Purposes and uses of Appraisal


Appraisals serve different organizational and individual needs. Some important are discussed below.

The Conference Board Study:

An extensive study by The Conference Board showed that the objectives of appraisals on the basis of the frequency mentioned were the following:

1. management development,
2. performance appraisal,
3. performance improvement,
4. compensation,
5. potential identification,
6. feedback,
7. work-force planning, and
8. communication

However, when respondents were asked how the companies used appraisals, the ranking differed and showed the following results:

(1) performance feedback
(2) compensation administration
(3) promotion decisions
(4) identification of management development needs
(5) work-force planning and
(6) validation of selection procedures.

The differences between the stated objectives of appraisals and the way they were used may be an important reason for the dissatisfaction with appraisals that was indicated by some of the personnel managers participating on this study. Note also that the objectives and uses of appraisals have a different orientation. In determining compensation, or often even in evaluating performance, superiors assume the role of judges. In contrast, when the aim is to develop subordinates, managers need to be counselors, helpers, and teachers.

The General electric Studies:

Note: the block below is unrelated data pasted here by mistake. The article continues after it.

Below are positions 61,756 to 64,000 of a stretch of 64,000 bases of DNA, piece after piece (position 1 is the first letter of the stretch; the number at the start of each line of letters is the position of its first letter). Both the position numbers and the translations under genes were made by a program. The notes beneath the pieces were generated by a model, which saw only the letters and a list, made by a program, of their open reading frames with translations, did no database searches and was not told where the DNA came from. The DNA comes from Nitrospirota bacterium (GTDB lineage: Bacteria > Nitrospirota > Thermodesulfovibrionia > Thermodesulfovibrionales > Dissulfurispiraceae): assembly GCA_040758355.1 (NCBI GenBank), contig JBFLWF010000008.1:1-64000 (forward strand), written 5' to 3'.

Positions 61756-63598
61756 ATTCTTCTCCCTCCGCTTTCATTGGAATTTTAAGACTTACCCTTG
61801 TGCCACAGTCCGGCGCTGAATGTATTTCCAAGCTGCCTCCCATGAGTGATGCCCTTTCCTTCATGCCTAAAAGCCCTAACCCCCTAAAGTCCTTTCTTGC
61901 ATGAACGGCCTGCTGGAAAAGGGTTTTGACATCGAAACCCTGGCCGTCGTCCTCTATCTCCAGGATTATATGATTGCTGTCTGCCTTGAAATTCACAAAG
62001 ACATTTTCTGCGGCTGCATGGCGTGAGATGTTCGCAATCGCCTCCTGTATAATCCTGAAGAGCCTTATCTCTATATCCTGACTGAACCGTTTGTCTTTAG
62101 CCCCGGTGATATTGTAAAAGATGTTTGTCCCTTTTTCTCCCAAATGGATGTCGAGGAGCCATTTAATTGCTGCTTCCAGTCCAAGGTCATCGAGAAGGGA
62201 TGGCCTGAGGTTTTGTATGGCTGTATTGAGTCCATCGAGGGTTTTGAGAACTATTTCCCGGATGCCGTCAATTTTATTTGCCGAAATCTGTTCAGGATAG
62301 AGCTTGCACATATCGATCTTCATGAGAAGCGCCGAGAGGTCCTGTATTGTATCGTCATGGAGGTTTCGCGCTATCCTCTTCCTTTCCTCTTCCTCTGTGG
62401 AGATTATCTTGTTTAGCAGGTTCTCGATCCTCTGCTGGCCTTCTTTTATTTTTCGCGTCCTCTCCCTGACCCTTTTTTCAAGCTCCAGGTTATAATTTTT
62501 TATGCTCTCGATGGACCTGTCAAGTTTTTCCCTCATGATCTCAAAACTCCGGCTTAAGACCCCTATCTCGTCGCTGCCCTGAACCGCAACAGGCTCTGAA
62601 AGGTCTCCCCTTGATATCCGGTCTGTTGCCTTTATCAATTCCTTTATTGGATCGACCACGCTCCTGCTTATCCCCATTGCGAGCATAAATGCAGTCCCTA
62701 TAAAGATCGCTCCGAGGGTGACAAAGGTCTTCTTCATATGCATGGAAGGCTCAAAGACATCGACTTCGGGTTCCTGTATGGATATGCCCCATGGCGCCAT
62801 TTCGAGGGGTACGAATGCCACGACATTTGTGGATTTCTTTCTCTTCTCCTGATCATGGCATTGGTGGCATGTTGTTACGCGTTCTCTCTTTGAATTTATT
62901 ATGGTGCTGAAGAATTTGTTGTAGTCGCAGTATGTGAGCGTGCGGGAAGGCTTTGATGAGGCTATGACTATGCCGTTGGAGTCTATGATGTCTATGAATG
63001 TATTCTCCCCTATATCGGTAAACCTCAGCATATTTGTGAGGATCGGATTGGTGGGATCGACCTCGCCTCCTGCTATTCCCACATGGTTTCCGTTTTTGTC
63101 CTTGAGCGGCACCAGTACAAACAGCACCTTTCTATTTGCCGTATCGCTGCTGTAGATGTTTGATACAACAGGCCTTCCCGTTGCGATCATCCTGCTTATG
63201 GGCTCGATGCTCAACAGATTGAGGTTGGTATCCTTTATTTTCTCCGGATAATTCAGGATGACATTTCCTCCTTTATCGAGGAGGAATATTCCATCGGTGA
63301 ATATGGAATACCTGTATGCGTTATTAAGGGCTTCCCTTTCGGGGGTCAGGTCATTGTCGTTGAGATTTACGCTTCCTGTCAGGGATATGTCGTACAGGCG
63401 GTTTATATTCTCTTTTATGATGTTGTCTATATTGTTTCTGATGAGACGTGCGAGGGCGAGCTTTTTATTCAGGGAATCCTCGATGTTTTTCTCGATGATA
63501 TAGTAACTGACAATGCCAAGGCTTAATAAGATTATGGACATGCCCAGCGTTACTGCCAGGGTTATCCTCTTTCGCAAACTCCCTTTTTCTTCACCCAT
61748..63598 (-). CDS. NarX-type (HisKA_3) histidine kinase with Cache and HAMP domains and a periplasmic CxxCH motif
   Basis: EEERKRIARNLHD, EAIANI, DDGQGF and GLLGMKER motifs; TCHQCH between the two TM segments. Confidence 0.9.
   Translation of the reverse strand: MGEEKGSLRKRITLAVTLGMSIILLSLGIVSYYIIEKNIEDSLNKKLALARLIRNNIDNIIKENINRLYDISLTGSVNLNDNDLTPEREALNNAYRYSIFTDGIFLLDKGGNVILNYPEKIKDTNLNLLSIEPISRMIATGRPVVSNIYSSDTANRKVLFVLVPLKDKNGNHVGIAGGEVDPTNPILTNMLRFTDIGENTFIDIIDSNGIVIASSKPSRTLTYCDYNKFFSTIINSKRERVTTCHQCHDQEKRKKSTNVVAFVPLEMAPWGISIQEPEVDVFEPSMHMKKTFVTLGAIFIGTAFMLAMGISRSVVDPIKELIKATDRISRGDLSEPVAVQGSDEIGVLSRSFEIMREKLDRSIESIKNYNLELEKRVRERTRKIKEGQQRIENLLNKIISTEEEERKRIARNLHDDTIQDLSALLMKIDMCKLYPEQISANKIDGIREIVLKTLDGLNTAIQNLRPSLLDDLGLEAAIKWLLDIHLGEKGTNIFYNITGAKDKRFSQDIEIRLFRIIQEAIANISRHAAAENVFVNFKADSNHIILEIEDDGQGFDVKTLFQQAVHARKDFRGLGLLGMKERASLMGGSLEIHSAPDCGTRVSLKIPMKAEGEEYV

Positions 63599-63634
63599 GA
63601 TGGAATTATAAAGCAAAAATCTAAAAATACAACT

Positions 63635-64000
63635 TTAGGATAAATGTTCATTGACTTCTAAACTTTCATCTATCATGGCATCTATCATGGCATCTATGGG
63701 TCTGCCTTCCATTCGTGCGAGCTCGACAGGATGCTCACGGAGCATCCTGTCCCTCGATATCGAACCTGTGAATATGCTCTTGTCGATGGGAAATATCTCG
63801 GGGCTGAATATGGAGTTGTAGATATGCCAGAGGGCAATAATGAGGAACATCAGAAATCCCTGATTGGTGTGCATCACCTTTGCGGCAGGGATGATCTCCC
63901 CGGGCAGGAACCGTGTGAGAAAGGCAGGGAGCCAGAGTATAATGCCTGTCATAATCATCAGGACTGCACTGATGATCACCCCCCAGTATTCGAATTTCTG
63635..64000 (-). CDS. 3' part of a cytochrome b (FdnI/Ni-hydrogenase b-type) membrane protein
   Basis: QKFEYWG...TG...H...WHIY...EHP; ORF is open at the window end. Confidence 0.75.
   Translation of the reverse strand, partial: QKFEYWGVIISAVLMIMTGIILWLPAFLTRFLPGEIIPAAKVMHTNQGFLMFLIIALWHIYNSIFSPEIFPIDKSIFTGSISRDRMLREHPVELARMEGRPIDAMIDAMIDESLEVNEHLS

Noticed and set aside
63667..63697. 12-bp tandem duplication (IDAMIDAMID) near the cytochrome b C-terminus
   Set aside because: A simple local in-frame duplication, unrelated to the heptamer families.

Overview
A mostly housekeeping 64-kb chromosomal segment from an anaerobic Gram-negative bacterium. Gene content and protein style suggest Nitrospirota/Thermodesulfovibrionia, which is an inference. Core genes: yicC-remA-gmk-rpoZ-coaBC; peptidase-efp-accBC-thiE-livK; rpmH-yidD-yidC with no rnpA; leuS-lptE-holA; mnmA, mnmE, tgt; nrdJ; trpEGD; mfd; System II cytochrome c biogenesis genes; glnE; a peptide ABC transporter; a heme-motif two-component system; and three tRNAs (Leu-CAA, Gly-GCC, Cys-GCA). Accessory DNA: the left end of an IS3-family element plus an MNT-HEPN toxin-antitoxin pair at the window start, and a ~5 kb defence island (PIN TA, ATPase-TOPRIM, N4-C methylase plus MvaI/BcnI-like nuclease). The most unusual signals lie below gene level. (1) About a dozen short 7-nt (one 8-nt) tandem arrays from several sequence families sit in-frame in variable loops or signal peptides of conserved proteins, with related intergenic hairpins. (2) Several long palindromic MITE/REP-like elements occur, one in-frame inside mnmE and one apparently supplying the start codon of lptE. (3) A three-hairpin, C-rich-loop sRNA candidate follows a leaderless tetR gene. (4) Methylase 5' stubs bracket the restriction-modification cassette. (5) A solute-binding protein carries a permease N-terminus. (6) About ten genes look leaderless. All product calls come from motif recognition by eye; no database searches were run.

Some of the best-known studies on performance appraisals were done at the General Electric Company. The findings of the initial study showed that (1) criticism had a negative impact in goal accomplishment, (2) praise had little effect, (3) specific goals improved performance, (4) critical appraisal resulted in defensiveness and inferior performance, (5) coaching should be done on a day-to-day basis rather than once a year. (6) joint objective setting, not criticism improved performance, (7) meetings with the primary purpose of improving performance should not be conducted at the same time that salary or promotion is being considered, and (8) subordinates’ participation in setting objectives improved performance.

In light of the findings, General Electric developed a new appraisal program called “Work Planning and Review” (WP&R). This new approach emphasized frequent discussions of performance of performance without summary ratings. Moreover, salary actions were discussed at separate meetings. Finally, problem solving and joint objective setting were emphasized. The experience at General Electrical suggests that the two purposes of performance appraisal should be separated because if the appraisal is used as the basis for salary action, the superior assumes the role of a judge, while in the attempt to motivate employees the manager takes the role of a coach. It is through recognizing the split roles in performance appraisal and by setting specific goals mutually agreed upon by the superior and the subordinates that productivity can be improved.


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